Money wasn’t a factor in the November 6 election results, certainly. Vincent Harding raised $80,000 and placed third. Harper-Madison had $31,650 to Salazar’s $16,686, yet Salazar wound up as the top vote getter.
To raise funds, Salazar said, “Mostly you call people. You have to work to get money. That’s time. The most precious thing is talking to voters. From the beginning of my campaign, my priorities are people over money. I need money for sure, but who’s getting the money? If I’m not hiring, I don’t need money.”
A review of the four campaign finance reports Salazar has filed beginning July 15, 2018, supports her claim. In her entire campaign she has spent a total of $1,500 for wages.
“I’m going after my base and I’m very proud of it,” Salazar said.
Will Houston be the last black council member?
Interviewed November 21, Houston told The Austin Bulldog, “With gentrification going on in District 1 and new people moving in, I was fortunate to have wide array of people who knew me for a long time and I was able to capture votes from other demographics.
“I don’t know that system will prevail for very long. When you look at (District 1) demographics it’s more white and Latino,” she said.
In that interview Houston said she had not yet decided whether to endorse one of these candidates. She had endorsed Vincent Harding in the November 6 election. He finished third, trailing second-place Harper-Madison by 412 votes.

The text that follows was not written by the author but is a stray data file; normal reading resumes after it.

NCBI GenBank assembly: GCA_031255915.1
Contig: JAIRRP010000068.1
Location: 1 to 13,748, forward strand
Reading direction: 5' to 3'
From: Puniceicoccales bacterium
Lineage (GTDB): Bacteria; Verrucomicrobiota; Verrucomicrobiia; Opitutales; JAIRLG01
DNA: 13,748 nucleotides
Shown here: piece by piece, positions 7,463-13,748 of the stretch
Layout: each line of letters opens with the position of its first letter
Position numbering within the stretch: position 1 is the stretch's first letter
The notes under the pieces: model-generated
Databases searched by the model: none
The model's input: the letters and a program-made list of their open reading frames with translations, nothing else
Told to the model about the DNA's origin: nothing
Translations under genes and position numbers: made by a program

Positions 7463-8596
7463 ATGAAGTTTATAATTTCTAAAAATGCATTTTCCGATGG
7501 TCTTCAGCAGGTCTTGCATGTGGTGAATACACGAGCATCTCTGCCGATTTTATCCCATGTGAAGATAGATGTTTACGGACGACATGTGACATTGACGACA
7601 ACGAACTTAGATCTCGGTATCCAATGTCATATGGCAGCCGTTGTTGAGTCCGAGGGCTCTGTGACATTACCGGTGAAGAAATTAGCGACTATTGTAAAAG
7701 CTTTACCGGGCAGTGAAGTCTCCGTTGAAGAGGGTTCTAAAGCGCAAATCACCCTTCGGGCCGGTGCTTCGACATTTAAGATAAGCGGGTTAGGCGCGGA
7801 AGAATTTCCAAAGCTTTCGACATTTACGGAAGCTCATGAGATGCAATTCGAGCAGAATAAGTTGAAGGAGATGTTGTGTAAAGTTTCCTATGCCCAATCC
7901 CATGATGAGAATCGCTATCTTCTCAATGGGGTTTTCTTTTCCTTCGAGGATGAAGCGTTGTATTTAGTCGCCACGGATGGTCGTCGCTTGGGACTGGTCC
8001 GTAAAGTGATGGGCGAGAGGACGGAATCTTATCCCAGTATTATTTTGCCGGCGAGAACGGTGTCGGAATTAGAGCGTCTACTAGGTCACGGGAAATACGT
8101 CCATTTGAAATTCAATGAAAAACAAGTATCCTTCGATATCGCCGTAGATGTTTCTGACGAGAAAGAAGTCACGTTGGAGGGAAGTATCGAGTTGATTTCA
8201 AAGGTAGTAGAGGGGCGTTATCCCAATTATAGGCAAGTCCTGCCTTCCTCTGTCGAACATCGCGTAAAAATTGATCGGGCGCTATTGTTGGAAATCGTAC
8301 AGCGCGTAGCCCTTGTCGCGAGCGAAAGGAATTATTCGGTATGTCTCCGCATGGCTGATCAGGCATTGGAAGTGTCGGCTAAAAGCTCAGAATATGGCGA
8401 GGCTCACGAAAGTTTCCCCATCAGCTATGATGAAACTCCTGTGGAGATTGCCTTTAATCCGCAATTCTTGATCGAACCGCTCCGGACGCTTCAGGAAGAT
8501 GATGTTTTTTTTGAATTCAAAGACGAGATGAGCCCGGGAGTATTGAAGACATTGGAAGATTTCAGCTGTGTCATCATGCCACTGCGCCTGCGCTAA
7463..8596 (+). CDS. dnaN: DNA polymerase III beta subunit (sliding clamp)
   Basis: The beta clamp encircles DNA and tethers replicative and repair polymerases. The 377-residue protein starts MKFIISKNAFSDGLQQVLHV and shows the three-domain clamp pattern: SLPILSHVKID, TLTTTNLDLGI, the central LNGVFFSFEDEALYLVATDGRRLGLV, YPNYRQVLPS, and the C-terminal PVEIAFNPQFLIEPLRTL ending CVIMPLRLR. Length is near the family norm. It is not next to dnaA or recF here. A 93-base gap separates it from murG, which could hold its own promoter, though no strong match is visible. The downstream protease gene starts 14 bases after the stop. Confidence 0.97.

Houston confirmed in a December 1 email she’s not endorsing either candidate. “Voters must make their decision based on the issues and concerns that are important to them.”
As reported by The Austin Bulldog November 8, City Demographer Ryan Robinson said the city’s African-American population is growing in real numbers but it is shrinking as a percentage of the total population. “The biggest growth in District 1 is from non-Hispanic whites,” he said.
The Austin Chronicle reported November 30 that former council members (and mayoral candidates) Sheryl Cole, an African American recently elected to the Texas Legislature, and Mike Martinez, a Hispanic, both endorsed Harper-Madison. The Chronicle quoted Cole as saying, “It’s important that the black community in Austin can look to the City Council dais and see themselves reflected in our government.”
Nelson Linder, president of the Austin NAACP, told The Austin Bulldog that the possibility of losing African American representation on the council, “is very unfortunate. We have to understand the need to have representation.”
“We have three Hispanic seats already. It would be sad if we got 10-1 (geographic districts) and lost diversity,” said Linder, who was active in supporting the grassroots campaign waged by Austinites for Geographic Representation to get 10-1 on the ballot and win voter approval.
I’m going to support Natasha,” he said.